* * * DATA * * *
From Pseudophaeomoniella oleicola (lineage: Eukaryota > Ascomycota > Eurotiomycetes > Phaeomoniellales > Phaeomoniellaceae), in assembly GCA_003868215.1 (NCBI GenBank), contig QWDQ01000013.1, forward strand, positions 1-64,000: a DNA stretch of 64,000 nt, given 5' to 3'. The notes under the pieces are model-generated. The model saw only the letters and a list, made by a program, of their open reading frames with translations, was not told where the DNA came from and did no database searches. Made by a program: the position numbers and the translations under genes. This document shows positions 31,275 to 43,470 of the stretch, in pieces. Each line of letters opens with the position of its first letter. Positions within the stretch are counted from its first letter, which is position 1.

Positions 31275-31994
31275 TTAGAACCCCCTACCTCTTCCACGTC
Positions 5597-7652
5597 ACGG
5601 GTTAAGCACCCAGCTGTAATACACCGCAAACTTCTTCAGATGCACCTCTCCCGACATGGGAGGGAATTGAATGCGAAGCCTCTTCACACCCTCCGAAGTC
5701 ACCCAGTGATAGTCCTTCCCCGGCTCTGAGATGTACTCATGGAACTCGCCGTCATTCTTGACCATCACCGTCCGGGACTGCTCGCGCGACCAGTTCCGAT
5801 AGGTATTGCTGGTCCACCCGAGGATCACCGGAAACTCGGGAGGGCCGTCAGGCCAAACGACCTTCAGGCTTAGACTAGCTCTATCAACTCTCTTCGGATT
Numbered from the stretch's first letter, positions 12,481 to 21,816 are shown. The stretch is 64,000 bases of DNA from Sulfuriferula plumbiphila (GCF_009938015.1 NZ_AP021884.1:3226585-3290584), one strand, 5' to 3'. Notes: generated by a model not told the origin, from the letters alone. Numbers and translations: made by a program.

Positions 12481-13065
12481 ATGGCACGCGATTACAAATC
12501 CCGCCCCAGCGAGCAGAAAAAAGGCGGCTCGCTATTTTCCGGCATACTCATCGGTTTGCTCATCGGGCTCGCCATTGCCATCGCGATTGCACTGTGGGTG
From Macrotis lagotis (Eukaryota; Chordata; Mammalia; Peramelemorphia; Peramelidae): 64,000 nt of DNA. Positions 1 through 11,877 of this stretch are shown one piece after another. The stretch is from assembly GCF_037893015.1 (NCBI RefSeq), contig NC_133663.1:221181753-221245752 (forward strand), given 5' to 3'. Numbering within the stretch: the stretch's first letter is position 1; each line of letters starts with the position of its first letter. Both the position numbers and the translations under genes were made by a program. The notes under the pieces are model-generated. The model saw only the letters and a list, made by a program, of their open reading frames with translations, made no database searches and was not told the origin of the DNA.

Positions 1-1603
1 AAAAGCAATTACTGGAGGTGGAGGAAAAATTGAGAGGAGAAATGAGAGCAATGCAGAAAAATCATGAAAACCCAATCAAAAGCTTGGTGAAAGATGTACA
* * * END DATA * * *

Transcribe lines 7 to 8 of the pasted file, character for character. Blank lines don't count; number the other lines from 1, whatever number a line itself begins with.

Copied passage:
5701 ACCCAGTGATAGTCCTTCCCCGGCTCTGAGATGTACTCATGGAACTCGCCGTCATTCTTGACCATCACCGTCCGGGACTGCTCGCGCGACCAGTTCCGAT
5801 AGGTATTGCTGGTCCACCCGAGGATCACCGGAAACTCGGGAGGGCCGTCAGGCCAAACGACCTTCAGGCTTAGACTAGCTCTATCAACTCTCTTCGGATT